....The N.S.A. chief, Admiral Rogers, weighed in as well, saying that he had no knowledge of anyone asking the British or any other ally to wiretap Mr. Trump. That refuted another claim made by the White House....He then explicitly denied having any indication that Mr. Trump was wiretapped by British intelligence at the request of Mr. Obama.

So the FBI is investigating possible ties between Russia and some of Trump's campaign aides, but Obama didn't order any kind of wiretap or surveillance of Trump Tower. We already knew this, right?

Now, none of this means there was any Trump-Russia collusion, nor that there was no surveillance of Trump. The first is still under review, and the second could have been ordered as part of a criminal investigation that Obama had nothing to do with. But it does mean, essentially, that Trump's March 4 tweets were just made-up rubbish based on a Breitbart story that someone stuffed into his pile of reading material. Of course, we already knew that too, didn't we?

Last night I posted a Gallup chart showing the job approval ratings of the four most recent Republican presidents among Republicans. Unfortunately, I bolluxed it up, so I deleted the whole thing. But now it's morning and I have time to create the correct chart and make a more constrained point with it, so here it is:

The recent cratering of President Trump's job approval rating was getting some attention last night, but I think this is a more important chart. What really matters is whether Trump stays popular among Republican voters—and whether this rubs off on the Republican Congress. So far he has. Trump's popularity among Republican voters during his first two months is as good as any of his predecessors.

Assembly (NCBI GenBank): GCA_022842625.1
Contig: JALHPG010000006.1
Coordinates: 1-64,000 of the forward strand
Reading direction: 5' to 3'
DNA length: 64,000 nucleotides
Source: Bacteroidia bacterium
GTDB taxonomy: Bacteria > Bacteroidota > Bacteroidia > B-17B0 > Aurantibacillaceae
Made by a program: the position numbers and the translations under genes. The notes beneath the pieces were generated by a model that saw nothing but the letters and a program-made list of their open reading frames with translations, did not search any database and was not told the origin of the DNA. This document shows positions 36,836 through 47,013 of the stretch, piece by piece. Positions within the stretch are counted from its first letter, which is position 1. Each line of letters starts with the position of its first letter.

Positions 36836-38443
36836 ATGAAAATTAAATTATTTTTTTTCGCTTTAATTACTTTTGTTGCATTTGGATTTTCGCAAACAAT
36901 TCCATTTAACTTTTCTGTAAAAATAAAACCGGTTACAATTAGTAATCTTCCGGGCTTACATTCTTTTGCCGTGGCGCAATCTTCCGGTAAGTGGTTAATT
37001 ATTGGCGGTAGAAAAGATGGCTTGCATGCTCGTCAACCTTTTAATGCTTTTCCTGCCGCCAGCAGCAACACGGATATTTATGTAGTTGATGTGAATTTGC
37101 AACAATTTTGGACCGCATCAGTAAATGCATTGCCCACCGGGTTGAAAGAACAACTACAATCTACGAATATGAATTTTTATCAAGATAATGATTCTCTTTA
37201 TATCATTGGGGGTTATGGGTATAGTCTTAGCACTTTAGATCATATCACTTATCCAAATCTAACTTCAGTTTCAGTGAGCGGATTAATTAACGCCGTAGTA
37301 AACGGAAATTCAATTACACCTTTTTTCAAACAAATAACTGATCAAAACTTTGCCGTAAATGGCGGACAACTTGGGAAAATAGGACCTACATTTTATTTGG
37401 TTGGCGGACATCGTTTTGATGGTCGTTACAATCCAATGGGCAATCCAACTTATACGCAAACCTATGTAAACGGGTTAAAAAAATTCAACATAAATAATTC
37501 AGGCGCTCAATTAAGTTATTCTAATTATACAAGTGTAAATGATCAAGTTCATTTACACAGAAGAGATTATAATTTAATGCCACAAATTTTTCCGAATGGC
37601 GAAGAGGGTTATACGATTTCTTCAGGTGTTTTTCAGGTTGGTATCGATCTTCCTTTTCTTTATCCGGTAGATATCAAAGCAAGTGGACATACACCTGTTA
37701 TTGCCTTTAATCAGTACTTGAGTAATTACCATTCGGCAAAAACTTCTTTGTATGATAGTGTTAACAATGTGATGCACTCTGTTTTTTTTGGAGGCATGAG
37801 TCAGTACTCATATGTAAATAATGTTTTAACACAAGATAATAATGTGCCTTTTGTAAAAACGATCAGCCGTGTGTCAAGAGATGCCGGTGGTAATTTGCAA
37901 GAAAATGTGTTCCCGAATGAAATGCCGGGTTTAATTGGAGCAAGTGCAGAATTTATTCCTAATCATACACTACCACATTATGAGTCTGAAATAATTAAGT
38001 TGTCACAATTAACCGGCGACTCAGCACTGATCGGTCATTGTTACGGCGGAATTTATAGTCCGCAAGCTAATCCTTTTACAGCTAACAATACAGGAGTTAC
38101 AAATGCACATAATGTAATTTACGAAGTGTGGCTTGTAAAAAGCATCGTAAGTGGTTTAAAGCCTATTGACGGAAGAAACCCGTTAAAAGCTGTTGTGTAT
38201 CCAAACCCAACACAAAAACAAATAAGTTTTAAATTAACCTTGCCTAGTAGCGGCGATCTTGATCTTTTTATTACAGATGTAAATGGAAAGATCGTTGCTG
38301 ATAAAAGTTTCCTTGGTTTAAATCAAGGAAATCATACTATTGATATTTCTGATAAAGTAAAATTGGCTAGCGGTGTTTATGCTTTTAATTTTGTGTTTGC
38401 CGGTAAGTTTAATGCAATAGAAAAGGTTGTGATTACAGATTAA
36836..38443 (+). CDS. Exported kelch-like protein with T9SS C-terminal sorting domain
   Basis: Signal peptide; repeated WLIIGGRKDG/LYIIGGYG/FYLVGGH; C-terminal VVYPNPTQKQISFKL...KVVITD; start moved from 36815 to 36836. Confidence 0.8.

This is not everything, of course. Although the House (deliberately) and the Senate (by historical accident) are currently gerrymandered to favor Republicans, centrists still matter. And according to Gallup, Trump is bleeding support among those without a party: his job approval rating has already dropped six percentage points among independents. If that continues it could mean bad news for the 2018 midterms, followed by a one-term presidency. These indies are who Democrats should care about right now. Unless things change, the Republican base remains not just out of reach, but positively thrilled with President Trump.

The New York Times reports on the infighting at the White House:

Mr. Trump is not bothered by turf battles in his administration. He believes they foster competition and keep any one aide from accumulating too much power. He is even more enthusiastic about waging war publicly, believing that it fires up his white working-class base.

Meanwhile, the Washington Post reports on on the political appointees ensconced in each cabinet department to make sure everyone stays loyal to President Trump:

At the Pentagon, they’re privately calling the former Marine officer and fighter pilot who’s supposed to keep his eye on Defense Secretary Jim Mattis “the commissar,” according to a high-ranking defense official with knowledge of the situation. It’s a reference to Soviet-era Communist Party officials who were assigned to military units to ensure their commanders remained loyal.

I have read frequently about both of these practices, which often go together. They are popular among vicious, paranoid autocrats. I don't believe I've ever read about this combination in a leader who is both admired and respected. Just sayin'.

This Gallup poll has been making the rounds today:

I've deleted the rest of this post. It was a comparison of job approval ratings of Republican presidents among Republicans. But I screwed it up. There's actually nothing interesting to report on that score. Trump's job approval ratings are about the same as Reagan, Bush Sr., and Bush Jr.

It tuns out that one of features of my new camera is the ability to control it remotely with my cell phone. If you have even a gram of nerd blood in you, this should make you insanely jealous.1 It's the coolest thing ever.